Cindytalk

Hold Everything Dear

  • AllMusic Rating
    8
  • User Ratings (0)
  • Your Rating

AllMusic Review by

With the snippets of children playing and talking leading into a shimmer of wind chimes and distant drones on "How Soon Now...," Cindytalk begins its 2011 album Hold Everything Dear with the same sense of exploratory extremity that defined what had become a 30-year career at this point; even more than ever, realizing there was as much power in silence and restraint as in rampages. Settling in on the Mego label for what had become a newly prolific time under the name seems to have been perfect for him, though core figure Gordon Sharp indicated in interviews that both it and the earlier releases had been worked on in one form or another for up to a decade prior -- notably, Hold Everything Dear was the final writing collaboration between Sharp and Matt Kinnison before the latter's death in 2008. Yet, while the earlier Mego releases thus provide a greater context for Hold Everything Dear, it still can be enjoyed for its own entrancements. As the slow, on-the-verge-of-hearing swoops and tones around a quiet, unsettled section of seeming silence on "In Dust to Delight" demonstrates, Cindytalk can make the seemingly calm feel not merely beautifully compelling, but gripping, if not threatening. The latter quality may come out best on songs like "Hanging in the Air," sudden rhythmic shudders of sound arcing through like some of the best work of Sharp's friend and collaborator Robert Hampson, but with its own clear style and impact. The blending of field recordings and studio work throughout is not, nor is it meant to be, a suddenly new sonic approach, but a continuing reminder of the power of that potential to be realized; regardless of the source of the sounds, the distant impressions of activity throughout on pieces like "Fly Away from Here" and "From Rokko-San" open up the sense of space suggested in striking fashion. Sharp's improvisations on piano recur throughout the album as a further contrasting element, often, as on "Fallen Obi," as serene contemplation, even as some sonic violence emerges but never explodes.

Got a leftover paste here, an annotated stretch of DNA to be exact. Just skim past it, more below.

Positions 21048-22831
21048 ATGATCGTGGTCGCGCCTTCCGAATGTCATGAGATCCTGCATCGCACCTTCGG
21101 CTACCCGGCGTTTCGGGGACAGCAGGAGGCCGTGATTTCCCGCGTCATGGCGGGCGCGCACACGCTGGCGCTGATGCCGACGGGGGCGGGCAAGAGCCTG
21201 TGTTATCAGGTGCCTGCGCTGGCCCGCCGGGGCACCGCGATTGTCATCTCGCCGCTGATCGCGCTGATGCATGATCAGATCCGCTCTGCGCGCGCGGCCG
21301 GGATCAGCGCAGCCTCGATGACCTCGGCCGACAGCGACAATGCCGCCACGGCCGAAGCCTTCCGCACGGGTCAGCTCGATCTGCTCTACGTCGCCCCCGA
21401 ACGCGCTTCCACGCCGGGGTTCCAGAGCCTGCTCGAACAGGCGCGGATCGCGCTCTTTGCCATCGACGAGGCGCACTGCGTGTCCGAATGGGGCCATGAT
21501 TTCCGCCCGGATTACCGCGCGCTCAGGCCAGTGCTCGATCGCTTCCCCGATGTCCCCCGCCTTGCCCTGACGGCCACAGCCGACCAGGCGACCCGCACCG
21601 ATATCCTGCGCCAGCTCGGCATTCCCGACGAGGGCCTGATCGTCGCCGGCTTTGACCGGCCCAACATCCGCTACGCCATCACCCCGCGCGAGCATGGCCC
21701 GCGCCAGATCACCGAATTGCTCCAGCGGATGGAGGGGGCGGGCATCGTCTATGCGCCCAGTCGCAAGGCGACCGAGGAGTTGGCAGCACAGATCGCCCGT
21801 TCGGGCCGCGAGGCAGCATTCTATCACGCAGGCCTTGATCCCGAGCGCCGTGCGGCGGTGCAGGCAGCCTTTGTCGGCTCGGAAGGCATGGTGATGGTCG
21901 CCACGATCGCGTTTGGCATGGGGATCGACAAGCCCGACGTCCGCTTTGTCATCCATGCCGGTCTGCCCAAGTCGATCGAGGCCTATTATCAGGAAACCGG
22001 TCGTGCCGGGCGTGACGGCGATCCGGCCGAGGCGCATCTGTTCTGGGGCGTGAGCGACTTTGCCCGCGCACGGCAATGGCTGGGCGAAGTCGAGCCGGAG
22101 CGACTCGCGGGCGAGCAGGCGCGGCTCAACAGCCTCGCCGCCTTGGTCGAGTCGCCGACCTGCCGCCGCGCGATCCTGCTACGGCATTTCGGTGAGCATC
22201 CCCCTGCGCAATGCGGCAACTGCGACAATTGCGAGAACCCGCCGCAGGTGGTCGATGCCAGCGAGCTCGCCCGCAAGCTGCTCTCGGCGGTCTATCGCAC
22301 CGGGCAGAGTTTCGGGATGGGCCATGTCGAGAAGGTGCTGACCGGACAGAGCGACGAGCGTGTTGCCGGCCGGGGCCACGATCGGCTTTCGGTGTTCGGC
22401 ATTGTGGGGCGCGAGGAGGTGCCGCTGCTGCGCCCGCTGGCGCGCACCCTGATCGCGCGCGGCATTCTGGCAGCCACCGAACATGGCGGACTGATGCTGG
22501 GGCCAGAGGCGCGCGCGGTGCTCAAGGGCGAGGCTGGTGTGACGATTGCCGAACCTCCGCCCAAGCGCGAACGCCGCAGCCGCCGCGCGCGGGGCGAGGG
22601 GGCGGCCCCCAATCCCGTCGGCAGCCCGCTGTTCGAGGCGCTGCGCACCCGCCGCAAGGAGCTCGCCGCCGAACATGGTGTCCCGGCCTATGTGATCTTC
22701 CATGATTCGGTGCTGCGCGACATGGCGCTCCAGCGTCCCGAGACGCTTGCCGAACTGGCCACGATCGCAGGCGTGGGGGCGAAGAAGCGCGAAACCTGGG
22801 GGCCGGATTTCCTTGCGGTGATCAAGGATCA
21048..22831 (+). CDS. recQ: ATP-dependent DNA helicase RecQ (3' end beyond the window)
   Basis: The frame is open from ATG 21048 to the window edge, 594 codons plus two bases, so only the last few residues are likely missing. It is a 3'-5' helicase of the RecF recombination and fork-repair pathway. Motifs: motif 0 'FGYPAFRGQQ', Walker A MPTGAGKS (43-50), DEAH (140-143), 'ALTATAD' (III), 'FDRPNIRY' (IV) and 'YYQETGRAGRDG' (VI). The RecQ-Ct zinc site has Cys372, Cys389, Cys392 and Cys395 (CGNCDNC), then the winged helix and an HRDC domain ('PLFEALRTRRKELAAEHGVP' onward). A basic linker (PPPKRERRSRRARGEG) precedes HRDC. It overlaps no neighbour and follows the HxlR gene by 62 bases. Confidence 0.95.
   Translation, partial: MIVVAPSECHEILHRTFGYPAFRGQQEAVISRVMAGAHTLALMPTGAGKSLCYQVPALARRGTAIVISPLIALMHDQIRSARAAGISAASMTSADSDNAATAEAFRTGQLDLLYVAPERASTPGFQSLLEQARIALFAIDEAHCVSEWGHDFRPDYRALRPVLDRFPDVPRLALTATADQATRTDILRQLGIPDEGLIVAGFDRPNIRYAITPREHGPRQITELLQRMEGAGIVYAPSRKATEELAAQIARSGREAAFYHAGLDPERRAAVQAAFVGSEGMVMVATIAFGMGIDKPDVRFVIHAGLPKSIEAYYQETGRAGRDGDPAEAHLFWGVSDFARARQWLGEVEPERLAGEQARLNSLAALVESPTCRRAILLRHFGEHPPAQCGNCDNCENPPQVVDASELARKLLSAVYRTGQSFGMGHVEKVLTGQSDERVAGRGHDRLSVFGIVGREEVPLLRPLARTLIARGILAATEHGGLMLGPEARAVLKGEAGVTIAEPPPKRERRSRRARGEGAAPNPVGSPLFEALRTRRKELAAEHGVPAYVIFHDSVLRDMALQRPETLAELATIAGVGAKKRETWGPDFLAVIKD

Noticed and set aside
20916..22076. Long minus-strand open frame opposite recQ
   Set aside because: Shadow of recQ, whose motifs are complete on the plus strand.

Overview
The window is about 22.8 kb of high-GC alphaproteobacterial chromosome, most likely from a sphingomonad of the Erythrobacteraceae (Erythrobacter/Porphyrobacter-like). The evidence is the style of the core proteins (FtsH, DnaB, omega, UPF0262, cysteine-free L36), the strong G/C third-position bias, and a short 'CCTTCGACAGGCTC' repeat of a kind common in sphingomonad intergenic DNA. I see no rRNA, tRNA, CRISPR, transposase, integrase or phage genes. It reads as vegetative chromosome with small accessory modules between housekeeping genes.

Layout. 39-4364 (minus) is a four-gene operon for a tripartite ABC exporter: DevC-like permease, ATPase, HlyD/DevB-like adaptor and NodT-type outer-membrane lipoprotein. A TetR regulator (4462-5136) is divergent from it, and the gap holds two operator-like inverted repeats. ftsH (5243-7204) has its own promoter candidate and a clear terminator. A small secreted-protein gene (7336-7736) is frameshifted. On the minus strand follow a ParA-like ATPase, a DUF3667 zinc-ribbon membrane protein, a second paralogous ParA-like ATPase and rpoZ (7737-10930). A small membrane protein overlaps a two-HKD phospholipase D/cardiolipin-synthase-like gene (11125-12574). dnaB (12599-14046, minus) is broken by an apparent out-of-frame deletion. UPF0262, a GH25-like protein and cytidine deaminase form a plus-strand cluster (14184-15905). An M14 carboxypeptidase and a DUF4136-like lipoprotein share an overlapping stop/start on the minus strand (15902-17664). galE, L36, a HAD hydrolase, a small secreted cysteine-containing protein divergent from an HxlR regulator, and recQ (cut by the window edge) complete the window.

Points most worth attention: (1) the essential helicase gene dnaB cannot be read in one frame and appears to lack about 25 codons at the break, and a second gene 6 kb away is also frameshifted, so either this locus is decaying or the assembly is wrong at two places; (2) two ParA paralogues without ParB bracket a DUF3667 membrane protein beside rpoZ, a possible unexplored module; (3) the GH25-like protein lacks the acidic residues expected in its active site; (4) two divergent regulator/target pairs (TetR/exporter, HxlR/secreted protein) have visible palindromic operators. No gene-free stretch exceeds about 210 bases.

blue highlight denotes track pick